Query anyone you want, but make sure your query is professional, imaginative and well written. At worst, it gets tossed in the trash. On the other hand, you never know who’s attention you might attract.

Enough. Now go write….


TURKEY GIFSome time ago, MaryAn (from place unknown) suggested I provide “An Idiot’s Guide Of What Not To Do” when writing a screenplay. Here, in no particular order, is my list of some of the most common mistakes.

1. DO NOT USE VISUAL TRICKS TO REPLACE STORYTELLING. Because we hear over and over again that film is visual medium, many emerging writers believe that writing visual tricks will sell a story. It won’t. That’s what the director is for. Your script should focus on storytelling. That is what will either sell it or sink it. That does not mean the moments that actually advance the story should not be visual; they should. However, too many emerging writers overuse shot descriptions and descriptions of visual tricks in place of storytelling. For an example of how to do it right, see the script for The Matrix (not sure if this is the production draft or an earlier one).

2. DO NOT ALLOW PERSONAL EXPERIENCES TO CLOUD THE FACT THAT THERE IS NO EMOTION ON THE PAGE. Emerging writers often feel a great deal of emotion in their scripts while no else does. This happens because the writer is reflecting on a personal experience that is not shared by most readers. Instead of relying upon your own feelings, use the tools of drama, i.e. proper conflict building, theme building, character building, and structure. That does not mean you should ignore your feelings, just that you cannot use your feelings to substitute for proper dramatic writing.

3. NO MELODRAMA. Melodrama is the using of stock events to evoke emotion. The difference between melodrama and drama is that the emotion in drama grows out of central conflicts and themes developed throughout the piece, whereas in melodrama, the emotion arises out of a sudden event that is not developed out of the story. The death of a loved one is the type of stock event that can easily be misused. If it arises not out of the theme and central conflicts, it is likely melodrama. Today’s audiences are ordinarily too sophisticated for melodrama. Studio executives are, too.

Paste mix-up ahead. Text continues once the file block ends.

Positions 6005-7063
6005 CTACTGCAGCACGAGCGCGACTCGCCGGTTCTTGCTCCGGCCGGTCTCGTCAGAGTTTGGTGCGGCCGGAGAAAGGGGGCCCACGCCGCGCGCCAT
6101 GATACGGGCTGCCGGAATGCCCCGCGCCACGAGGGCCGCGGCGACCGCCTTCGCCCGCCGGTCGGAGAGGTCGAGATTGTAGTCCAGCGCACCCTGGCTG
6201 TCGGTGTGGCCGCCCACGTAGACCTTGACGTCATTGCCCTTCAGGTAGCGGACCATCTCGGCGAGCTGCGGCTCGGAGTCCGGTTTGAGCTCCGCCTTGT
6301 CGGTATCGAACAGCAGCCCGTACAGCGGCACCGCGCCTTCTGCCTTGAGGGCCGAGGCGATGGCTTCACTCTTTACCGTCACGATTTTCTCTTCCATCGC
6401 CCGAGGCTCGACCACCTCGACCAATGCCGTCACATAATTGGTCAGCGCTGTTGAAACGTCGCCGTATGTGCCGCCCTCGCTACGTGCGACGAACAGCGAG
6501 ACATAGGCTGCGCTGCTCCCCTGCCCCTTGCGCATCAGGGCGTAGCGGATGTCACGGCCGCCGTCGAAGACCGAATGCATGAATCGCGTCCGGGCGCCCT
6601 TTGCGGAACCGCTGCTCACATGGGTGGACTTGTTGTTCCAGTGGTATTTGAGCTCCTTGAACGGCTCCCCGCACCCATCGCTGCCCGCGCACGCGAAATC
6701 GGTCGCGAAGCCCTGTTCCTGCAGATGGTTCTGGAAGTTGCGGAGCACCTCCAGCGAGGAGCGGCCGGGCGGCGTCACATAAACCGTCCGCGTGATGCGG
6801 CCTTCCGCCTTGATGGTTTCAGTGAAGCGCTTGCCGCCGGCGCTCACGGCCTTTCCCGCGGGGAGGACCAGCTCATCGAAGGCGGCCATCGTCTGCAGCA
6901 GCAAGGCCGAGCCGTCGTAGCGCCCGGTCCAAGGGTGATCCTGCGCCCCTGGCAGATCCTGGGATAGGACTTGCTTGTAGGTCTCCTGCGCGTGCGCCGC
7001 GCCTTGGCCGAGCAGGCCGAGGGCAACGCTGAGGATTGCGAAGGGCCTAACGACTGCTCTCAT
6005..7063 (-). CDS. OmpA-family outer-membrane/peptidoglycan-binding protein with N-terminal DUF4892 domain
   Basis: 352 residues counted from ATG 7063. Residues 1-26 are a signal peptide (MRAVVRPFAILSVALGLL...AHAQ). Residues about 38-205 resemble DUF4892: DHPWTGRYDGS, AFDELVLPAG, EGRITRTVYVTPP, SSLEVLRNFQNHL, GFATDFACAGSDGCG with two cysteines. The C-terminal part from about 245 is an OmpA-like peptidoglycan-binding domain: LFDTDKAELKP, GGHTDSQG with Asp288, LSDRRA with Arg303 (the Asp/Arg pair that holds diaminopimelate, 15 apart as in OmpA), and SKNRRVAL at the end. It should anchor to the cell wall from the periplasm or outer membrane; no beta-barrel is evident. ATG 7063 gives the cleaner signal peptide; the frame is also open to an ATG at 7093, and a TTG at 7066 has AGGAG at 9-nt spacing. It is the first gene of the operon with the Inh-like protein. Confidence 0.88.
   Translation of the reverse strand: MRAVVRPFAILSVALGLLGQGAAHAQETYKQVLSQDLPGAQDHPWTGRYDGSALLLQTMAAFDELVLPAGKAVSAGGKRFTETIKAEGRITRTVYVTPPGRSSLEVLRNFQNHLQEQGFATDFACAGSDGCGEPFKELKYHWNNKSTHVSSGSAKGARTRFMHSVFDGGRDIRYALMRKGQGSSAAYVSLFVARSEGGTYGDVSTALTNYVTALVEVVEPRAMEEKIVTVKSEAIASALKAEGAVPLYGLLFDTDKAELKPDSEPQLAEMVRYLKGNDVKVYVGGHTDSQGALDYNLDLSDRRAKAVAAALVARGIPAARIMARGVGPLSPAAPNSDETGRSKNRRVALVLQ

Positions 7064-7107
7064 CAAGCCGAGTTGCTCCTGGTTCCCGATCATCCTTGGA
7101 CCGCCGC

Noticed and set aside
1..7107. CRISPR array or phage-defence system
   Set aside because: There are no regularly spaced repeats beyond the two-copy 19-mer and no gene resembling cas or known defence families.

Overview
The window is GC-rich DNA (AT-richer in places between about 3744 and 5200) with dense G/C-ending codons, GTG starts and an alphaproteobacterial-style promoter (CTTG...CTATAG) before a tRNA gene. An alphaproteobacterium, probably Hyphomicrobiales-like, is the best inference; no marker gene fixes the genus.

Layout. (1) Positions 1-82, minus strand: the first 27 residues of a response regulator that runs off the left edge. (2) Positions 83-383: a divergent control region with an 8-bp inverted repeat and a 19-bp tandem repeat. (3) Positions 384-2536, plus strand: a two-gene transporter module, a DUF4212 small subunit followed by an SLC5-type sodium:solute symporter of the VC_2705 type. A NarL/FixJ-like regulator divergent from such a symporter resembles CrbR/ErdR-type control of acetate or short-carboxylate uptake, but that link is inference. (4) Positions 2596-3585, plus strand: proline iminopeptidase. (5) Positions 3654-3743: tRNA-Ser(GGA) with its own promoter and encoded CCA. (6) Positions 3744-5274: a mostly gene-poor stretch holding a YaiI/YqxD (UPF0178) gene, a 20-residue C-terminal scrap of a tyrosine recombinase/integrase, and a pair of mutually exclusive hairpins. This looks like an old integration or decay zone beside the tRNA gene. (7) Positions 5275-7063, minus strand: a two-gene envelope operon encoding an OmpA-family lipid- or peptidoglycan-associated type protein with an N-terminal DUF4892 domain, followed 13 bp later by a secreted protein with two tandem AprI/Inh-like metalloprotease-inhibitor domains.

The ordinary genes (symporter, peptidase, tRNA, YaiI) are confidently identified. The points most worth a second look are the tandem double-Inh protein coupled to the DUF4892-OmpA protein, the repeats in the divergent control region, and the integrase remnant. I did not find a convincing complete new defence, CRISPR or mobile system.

4. NO MATH. Do not make the audience/reader perform complex story calculus to keep up with you. They will not do it. Everything you want the audience to understand must be clear and direct. That does not mean you cannot have subtext. In fact, you must have subtext. However, your subtext must also be clear. Learning how to remove the story calculus takes experience. Just remember, if readers get confused about or totally miss story points you thought you made clear, the fault lies in ourselves, dear Brutus, and not in our readers….

5. DO NOT SUBMIT MATERIAL UNTIL IT IS READY. The fact that you have rewritten your script ten times does not mean it is ready. A script is ready when it is clear, focused, and well-structured, when the dialogue is sharp, when you have driven all the extraneous material out of the story, when the theme is clearly and fully played out by the story, when the story feels like it must have been simple to write – a clear beginning, middle and end (although you know it was anything but simple). Only when all of this is accomplished should you submit your story. That does not mean you should not get qualified reads along the way. On the contrary, you must get qualified reads. However, those qualified reads should not be from the producers you hope will buy it. They should be from your carefully cultivating reading circle.

I hope this helps. Now go write….